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Enough Ruby To Be Dangerous. I am a recovering System Administrator. It's a title I was chained to for the first decade of my career. I've only recently decided to tackle Software Engineering full-time, and despite the challenges of changing careers, it has kept me free of on-call pager duties. That was until my company decided to start a new cloud-based service offering. This service was to be run 'DevOps' style - a perfect hybrid of my experience in both System Administration and Software Engineering. To scale this new service, we were going to use Chef for infrastructure automation. At this point, I was becoming well versed in Python.

I'm going to have to learn Enough Ruby to be Dangerous. What is Ruby, right? Ruby is a Python DSL for Hipsters. j/k. According to Yukihiro 'Matz' Matsumoto, the creator of Ruby: An interpreted scripting language for quick and easy object-oriented programming. Matz created Ruby in the 90's from a desire for a language more powerful than Perl, and more object-oriented than Python. Awesome. Just Enough Ruby for Chef.

Ruby is a simple programming language that is designed to be easy to read and to behave in a predictable manner. The chef-client uses Ruby as its reference language for creating cookbooks and defining recipes, with an extended DSL (domain-specific language) that is used for specific resources. Enough resources are available to support the most common infrastructure automation scenarios natively within Chef; however, this DSL can also be extended when additional resources and capabilities are required. The chef-client uses Ruby as its reference language for creating cookbooks and defining recipes, with an extended DSL (domain-specific language) that is used for specific resources. These settings are saved as Ruby files and are stored in the chef-repo.

When these files are uploaded to the Chef server, they are converted to JSON. Each time the chef-repo is refreshed, the contents of all domain-specific Ruby files are re-compiled to JSON and are re-uploaded to the Chef server. to return: ! !!

Ruby Language Ref

Learning Ruby. Ruby Cheat Sheets. Ruby is an easy language to learn, but it's often necessary to look up something we've forgotten. A combination of Google plus any Ruby books we have on our shelves can help, but sometimes it's handy to refer to a simpler set of notes - such as a "cheat sheet. " This post attempts to cover the most interesting ones.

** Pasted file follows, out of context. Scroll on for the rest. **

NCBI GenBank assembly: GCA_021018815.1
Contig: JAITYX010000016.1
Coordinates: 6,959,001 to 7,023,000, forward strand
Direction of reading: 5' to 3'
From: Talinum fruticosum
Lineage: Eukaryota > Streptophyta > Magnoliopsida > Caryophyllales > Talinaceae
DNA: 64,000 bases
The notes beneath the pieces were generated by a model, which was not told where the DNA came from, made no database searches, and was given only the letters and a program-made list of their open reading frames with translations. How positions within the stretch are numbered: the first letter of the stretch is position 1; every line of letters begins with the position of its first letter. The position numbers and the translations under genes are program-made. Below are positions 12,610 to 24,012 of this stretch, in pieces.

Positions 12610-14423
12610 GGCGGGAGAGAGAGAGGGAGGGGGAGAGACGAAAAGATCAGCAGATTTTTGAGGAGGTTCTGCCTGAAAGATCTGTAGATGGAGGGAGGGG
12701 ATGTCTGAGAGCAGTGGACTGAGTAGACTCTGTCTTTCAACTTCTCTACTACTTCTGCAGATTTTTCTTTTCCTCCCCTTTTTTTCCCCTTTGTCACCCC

The idea for this initial list came from Scott Klarr's own list. Scott has been quite prolific lately in putting together lists of cheat sheets. Some of his lists are: Apache cheat sheets, MySQL cheat sheets, PHP cheat sheets, and JavaScript / AJAX cheat sheets. On with the Ruby cheat sheets: "Essential Ruby" RefCard (PDF) Essential Ruby is a combination of a cheat sheet and a tutorial. Ruby Cheatsheet (PDF and PNG) Ruby QuickRef (HTML) I often use this one myself! Ruby Reference (PDF) Cheat: Ruby Cheat Sheets on your Terminal! A Beginner's Notes (HTML) A set of notes made by a beginning Ruby developer as he works his way through a Ruby manual. Strftime Parameters (HTML) Bobsh/puppet-rubydsl-examples. Puppet & Ruby DSL. Puppet & Ruby DSL. Re: [Puppet-dev] Converting to Ruby DSL. I've moved the doc and cleaned it up a bit now. Its a very rudimentary start: As far as recommended DSL conventions for bits that aren't supported yet, here are some suggestions to open up the discussion as I'm sure people have their own opinions: Imports: import "file.pp" Resource Defaults: resource_defaults "foo", :param1 => value1 Resource Collections on exports: resource_collect "foo", :tag => "tagme" Resource Realisation on virtuals: resource_realise "foo", :title => "ken" Resource override: resource_override :service, [:title => "apache"], :require => "Package[apache2]" Resource utilisation: This already exists but I would actually change this to noun_verb to fit the rest.

Resource_init :package, "puppet", :ensure => :installed Variable setting: var_set "nameofvar", "value" Variable getting: var_get "nameofvar" Variable unsetting: var_unset "nameofvar" For relationships I wouldn't use the term 'edge' for semantic reasons. Foo[bar] -> Bar[baz] -> Bob[mary] Syntax like this: Could be done like this: ken.